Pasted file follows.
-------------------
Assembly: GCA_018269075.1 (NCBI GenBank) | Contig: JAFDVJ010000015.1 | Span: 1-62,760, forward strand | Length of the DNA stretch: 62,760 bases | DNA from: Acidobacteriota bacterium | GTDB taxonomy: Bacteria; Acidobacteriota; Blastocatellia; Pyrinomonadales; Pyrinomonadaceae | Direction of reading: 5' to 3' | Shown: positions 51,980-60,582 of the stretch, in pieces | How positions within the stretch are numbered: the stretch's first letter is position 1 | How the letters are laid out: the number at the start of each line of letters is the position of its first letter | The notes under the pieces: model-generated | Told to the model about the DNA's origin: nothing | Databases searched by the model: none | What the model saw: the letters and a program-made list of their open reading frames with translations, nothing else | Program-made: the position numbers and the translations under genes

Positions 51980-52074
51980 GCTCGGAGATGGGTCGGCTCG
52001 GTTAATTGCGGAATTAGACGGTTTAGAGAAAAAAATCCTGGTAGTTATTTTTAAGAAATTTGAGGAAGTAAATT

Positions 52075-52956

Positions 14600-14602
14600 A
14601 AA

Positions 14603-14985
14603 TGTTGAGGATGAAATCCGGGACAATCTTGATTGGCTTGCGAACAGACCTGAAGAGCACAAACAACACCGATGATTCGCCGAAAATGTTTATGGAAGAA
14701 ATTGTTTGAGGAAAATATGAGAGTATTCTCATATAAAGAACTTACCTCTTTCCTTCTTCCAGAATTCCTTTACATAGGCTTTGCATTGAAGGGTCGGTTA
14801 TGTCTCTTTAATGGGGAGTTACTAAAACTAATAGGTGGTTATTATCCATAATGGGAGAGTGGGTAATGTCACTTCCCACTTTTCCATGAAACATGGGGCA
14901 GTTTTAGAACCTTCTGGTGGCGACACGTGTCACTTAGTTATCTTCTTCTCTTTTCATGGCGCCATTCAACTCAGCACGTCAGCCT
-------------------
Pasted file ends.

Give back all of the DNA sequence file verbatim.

Assembly: GCA_018269075.1 (NCBI GenBank) | Contig: JAFDVJ010000015.1 | Span: 1-62,760, forward strand | Length of the DNA stretch: 62,760 bases | DNA from: Acidobacteriota bacterium | GTDB taxonomy: Bacteria; Acidobacteriota; Blastocatellia; Pyrinomonadales; Pyrinomonadaceae | Direction of reading: 5' to 3' | Shown: positions 51,980-60,582 of the stretch, in pieces | How positions within the stretch are numbered: the stretch's first letter is position 1 | How the letters are laid out: the number at the start of each line of letters is the position of its first letter | The notes under the pieces: model-generated | Told to the model about the DNA's origin: nothing | Databases searched by the model: none | What the model saw: the letters and a program-made list of their open reading frames with translations, nothing else | Program-made: the position numbers and the translations under genes

Positions 51980-52074
51980 GCTCGGAGATGGGTCGGCTCG
52001 GTTAATTGCGGAATTAGACGGTTTAGAGAAAAAAATCCTGGTAGTTATTTTTAAGAAATTTGAGGAAGTAAATT

Positions 52075-52956

Positions 14600-14602
14600 A
14601 AA

Positions 14603-14985
14603 TGTTGAGGATGAAATCCGGGACAATCTTGATTGGCTTGCGAACAGACCTGAAGAGCACAAACAACACCGATGATTCGCCGAAAATGTTTATGGAAGAA
14701 ATTGTTTGAGGAAAATATGAGAGTATTCTCATATAAAGAACTTACCTCTTTCCTTCTTCCAGAATTCCTTTACATAGGCTTTGCATTGAAGGGTCGGTTA
14801 TGTCTCTTTAATGGGGAGTTACTAAAACTAATAGGTGGTTATTATCCATAATGGGAGAGTGGGTAATGTCACTTCCCACTTTTCCATGAAACATGGGGCA
14901 GTTTTAGAACCTTCTGGTGGCGACACGTGTCACTTAGTTATCTTCTTCTCTTTTCATGGCGCCATTCAACTCAGCACGTCAGCCT